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Subarachnoid haemorrhage: long-term follow-up results of late surgical versus conservative treatment

Br Med J 1978; 1 doi: https://doi.org/10.1136/bmj.1.6123.1310 (Published 20 May 1978) Cite this as: Br Med J 1978;1:1310

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  1. Markku Kaste,
  2. Henry Troupp

    Abstract

    During 1964-9, 178 patients with subarachnoid haemorrhage from a single intracranial arterial aneurysm were allocated at random to receive operative or conservative treatment at an average of seven weeks after bleeding. During the follow-up fatal rebleeding episodes occurred in six of the 86 patients treated surgically and 16 of the 92 treated conservatively. This difference was significant. Fatal rebleeding occurred on average 40 months after the first episode. Deaths from all causes occurred in 17 of the 86 patients treated surgically and 22 of the 92 treated conservatively. Life-table analysis of the chances of surviving 1, 5, and 11 years gave probabilities of 95 and 91%, 87 and 86%, and 76 and 75% in the two treatment groups respectively. Of the 139 patients alive after a mean follow-up of nine years, 130 (94%) were fully independent in their daily lives, and only 43 (31%) were unable to work. The method of treatment did not affect the quality of survival.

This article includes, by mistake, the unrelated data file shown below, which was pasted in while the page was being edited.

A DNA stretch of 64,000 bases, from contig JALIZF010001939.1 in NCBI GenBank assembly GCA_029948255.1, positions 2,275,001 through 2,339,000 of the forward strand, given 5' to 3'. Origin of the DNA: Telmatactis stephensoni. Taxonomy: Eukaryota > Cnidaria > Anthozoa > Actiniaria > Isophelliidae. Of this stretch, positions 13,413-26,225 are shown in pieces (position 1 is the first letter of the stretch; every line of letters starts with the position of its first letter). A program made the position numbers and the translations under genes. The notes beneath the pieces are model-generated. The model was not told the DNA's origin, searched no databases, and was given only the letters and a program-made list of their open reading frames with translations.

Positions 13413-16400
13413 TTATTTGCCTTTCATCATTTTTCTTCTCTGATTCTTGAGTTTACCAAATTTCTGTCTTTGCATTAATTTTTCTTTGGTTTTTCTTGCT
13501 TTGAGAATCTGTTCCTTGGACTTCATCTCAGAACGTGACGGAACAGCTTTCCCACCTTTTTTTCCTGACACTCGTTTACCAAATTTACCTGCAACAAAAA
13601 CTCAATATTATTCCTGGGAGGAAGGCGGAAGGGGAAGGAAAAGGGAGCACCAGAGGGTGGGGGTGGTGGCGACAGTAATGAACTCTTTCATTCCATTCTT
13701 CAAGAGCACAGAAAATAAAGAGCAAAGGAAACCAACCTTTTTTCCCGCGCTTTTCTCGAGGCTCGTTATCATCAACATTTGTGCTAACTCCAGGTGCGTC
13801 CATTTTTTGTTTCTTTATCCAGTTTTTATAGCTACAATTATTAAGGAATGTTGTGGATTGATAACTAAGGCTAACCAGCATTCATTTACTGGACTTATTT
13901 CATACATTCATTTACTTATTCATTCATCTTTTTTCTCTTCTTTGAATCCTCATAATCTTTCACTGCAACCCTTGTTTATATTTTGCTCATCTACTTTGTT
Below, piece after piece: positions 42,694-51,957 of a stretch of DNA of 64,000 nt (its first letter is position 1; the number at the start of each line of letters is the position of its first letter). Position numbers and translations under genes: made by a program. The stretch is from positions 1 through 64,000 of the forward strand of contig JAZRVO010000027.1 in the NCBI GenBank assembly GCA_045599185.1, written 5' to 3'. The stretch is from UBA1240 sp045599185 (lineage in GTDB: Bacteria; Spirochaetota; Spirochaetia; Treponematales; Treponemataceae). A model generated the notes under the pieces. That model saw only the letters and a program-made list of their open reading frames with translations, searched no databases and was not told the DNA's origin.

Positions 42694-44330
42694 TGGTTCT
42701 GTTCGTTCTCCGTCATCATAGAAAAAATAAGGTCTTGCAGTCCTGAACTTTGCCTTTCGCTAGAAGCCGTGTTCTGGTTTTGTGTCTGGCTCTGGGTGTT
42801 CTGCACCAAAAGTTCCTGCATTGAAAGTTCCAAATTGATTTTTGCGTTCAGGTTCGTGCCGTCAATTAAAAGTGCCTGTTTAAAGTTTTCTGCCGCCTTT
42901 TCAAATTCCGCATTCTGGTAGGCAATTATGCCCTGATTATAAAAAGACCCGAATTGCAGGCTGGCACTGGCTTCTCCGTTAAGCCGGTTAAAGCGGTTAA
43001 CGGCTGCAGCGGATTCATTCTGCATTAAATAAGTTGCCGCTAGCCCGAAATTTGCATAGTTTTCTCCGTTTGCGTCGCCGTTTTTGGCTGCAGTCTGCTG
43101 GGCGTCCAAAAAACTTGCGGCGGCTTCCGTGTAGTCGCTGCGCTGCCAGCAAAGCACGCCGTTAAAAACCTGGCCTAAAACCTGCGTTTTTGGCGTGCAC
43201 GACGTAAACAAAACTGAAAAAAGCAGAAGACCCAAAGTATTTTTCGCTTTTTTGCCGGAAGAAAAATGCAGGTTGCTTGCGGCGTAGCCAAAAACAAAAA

The results show that fatal rebleeding may occur even many years after the first episode. Nevertheless, if the patient is in good condition seven weeks after a haemorrhage from a single intracranial arterial aneurysm the outcome is good irrespective of whether operation is performed at this late stage.